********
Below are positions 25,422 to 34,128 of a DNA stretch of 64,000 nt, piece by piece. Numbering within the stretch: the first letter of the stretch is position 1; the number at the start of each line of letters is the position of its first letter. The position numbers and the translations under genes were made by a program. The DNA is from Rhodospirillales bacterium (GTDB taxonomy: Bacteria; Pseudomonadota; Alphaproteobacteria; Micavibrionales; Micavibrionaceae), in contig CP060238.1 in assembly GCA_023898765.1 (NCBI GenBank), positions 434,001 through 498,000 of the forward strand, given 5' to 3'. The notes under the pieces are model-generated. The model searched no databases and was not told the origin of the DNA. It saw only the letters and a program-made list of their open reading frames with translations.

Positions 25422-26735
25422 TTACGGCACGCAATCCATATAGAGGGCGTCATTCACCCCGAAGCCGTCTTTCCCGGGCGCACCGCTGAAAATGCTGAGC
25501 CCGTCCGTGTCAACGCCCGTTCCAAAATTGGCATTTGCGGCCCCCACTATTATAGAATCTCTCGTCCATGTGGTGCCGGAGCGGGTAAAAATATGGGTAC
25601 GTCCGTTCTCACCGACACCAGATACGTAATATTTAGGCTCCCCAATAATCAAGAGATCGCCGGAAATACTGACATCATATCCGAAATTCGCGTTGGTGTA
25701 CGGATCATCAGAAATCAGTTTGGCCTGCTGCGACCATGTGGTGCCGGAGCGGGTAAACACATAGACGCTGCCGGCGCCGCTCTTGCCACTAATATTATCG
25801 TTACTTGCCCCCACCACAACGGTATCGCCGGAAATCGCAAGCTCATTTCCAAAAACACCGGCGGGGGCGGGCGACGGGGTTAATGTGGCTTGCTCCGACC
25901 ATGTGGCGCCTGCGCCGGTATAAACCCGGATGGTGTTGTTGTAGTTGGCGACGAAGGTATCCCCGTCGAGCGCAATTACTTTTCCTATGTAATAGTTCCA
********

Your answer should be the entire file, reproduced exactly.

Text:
Below are positions 25,422 to 34,128 of a DNA stretch of 64,000 nt, piece by piece. Numbering within the stretch: the first letter of the stretch is position 1; the number at the start of each line of letters is the position of its first letter. The position numbers and the translations under genes were made by a program. The DNA is from Rhodospirillales bacterium (GTDB taxonomy: Bacteria; Pseudomonadota; Alphaproteobacteria; Micavibrionales; Micavibrionaceae), in contig CP060238.1 in assembly GCA_023898765.1 (NCBI GenBank), positions 434,001 through 498,000 of the forward strand, given 5' to 3'. The notes under the pieces are model-generated. The model searched no databases and was not told the origin of the DNA. It saw only the letters and a program-made list of their open reading frames with translations.

Positions 25422-26735
25422 TTACGGCACGCAATCCATATAGAGGGCGTCATTCACCCCGAAGCCGTCTTTCCCGGGCGCACCGCTGAAAATGCTGAGC
25501 CCGTCCGTGTCAACGCCCGTTCCAAAATTGGCATTTGCGGCCCCCACTATTATAGAATCTCTCGTCCATGTGGTGCCGGAGCGGGTAAAAATATGGGTAC
25601 GTCCGTTCTCACCGACACCAGATACGTAATATTTAGGCTCCCCAATAATCAAGAGATCGCCGGAAATACTGACATCATATCCGAAATTCGCGTTGGTGTA
25701 CGGATCATCAGAAATCAGTTTGGCCTGCTGCGACCATGTGGTGCCGGAGCGGGTAAACACATAGACGCTGCCGGCGCCGCTCTTGCCACTAATATTATCG
25801 TTACTTGCCCCCACCACAACGGTATCGCCGGAAATCGCAAGCTCATTTCCAAAAACACCGGCGGGGGCGGGCGACGGGGTTAATGTGGCTTGCTCCGACC
25901 ATGTGGCGCCTGCGCCGGTATAAACCCGGATGGTGTTGTTGTAGTTGGCGACGAAGGTATCCCCGTCGAGCGCAATTACTTTTCCTATGTAATAGTTCCA